Allergan is looking to sell its women’s health unit, but Tuesday's FDA rejection for uterine fibroids drug Esmya will take a big bite out of its potential price.
The Dublin drugmaker said Tuesday the FDA stiff-armed Esmya, a drug Allergan had talked up as a potential blockbuster. The FDA asked for additional info and, perhaps more worrisome, cited liver damage cases in Europe, where the drug is already approved. European regulators slapped limits on Esmya earlier this year..
Allergan said it plans to meet with the regulator to discuss next steps.
Meanwhile, though, the FDA's dismissal will hurt Allergan’s prospects for the women’s health sale it officially said it was weighing in May to boost its sagging shares. As CEO Brent Saunders told investors on Allergan’s second-quarter conference call, the company’s infectious disease unit—also on the block—was already getting more play thanks to the questions surrounding Esmya’s safety.
It’s “hard to put a valuation on Women's Health until we know the outcome of the Esmya PDUFA with the FDA,” he said, adding, “I think people are smartly and rightly waiting to see that outcome."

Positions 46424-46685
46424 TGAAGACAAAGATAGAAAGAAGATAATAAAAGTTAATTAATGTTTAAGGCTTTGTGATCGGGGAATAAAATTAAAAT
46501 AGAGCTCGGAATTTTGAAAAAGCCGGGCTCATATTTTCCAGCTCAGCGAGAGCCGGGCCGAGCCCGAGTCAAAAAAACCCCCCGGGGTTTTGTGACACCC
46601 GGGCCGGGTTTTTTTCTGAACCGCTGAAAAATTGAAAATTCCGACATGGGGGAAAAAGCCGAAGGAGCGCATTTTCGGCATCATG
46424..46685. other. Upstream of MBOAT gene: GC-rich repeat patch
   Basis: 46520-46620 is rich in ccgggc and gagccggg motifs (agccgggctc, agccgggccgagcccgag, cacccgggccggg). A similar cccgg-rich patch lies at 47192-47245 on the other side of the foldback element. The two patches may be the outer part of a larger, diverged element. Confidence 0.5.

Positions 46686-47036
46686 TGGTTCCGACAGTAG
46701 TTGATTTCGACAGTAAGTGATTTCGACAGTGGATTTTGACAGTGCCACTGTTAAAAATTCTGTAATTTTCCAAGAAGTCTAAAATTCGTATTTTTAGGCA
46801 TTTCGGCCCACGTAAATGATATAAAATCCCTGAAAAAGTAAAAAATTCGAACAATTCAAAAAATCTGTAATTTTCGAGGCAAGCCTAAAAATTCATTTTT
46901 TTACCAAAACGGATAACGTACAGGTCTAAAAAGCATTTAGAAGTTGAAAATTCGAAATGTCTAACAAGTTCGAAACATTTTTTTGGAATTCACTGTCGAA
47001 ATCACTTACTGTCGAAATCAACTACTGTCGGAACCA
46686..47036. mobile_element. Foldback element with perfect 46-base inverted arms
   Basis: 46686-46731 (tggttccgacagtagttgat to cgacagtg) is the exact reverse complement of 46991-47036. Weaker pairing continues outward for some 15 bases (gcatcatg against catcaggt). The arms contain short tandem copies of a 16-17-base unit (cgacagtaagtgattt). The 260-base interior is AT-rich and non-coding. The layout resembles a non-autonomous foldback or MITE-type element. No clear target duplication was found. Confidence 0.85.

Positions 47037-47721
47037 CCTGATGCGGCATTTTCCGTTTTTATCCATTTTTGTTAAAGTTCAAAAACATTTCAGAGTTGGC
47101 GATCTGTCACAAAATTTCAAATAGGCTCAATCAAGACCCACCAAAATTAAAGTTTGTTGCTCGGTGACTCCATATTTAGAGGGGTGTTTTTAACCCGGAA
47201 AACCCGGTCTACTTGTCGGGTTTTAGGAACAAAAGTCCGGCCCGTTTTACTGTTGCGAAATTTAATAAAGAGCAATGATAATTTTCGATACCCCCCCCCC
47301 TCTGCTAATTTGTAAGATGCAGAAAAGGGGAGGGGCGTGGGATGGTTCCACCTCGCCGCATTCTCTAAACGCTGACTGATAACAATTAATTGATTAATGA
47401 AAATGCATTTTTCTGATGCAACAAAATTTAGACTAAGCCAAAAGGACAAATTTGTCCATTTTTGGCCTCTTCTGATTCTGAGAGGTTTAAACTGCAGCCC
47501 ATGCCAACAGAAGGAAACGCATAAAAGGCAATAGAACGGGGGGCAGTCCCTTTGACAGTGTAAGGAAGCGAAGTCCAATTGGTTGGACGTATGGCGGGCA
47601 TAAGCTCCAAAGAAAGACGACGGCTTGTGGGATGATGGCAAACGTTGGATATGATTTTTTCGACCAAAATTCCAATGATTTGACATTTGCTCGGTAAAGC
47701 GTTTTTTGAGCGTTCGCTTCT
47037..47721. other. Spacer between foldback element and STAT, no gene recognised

On the bright side, the Esmya development “should help the [sale] process move forward with better visibility now,” RBC Capital Markets analyst Randall Stanicky wrote in a note to clients.
The stumble for Esmya doesn’t mean Allergan will to sell to the first bidder. On the call, Saunders stressed that “there’s no fire sale” and that “getting to the right price for us is critical.”
Allergan once touted Esmya as a potential blockbuster, but that was before the European Medicines Agency began investigating the drug on reports of liver damage. That probe led the FDA to push back its own decision date to give the agency more time for its own analysis.
Since then, Wall Street hasn’t expected much from the candidate—Stanicky and his colleagues removed Esmya from their sales and profits expectations earlier this year, the analyst said—but the cold shoulder from the FDA “is still a disappointing outcome for a drug once touted as one of AGN's ‘six stars,’” he pointed out.
But Allergan, for one, isn't giving up on the product. "Allergan continues to believe in the need for novel treatment options for women who are looking for a non-surgical treatment for uterine fibroids," R&D chief David Nicholson said in a statement, noting that after the FDA meeting the company would "determine the potential next steps" for the application.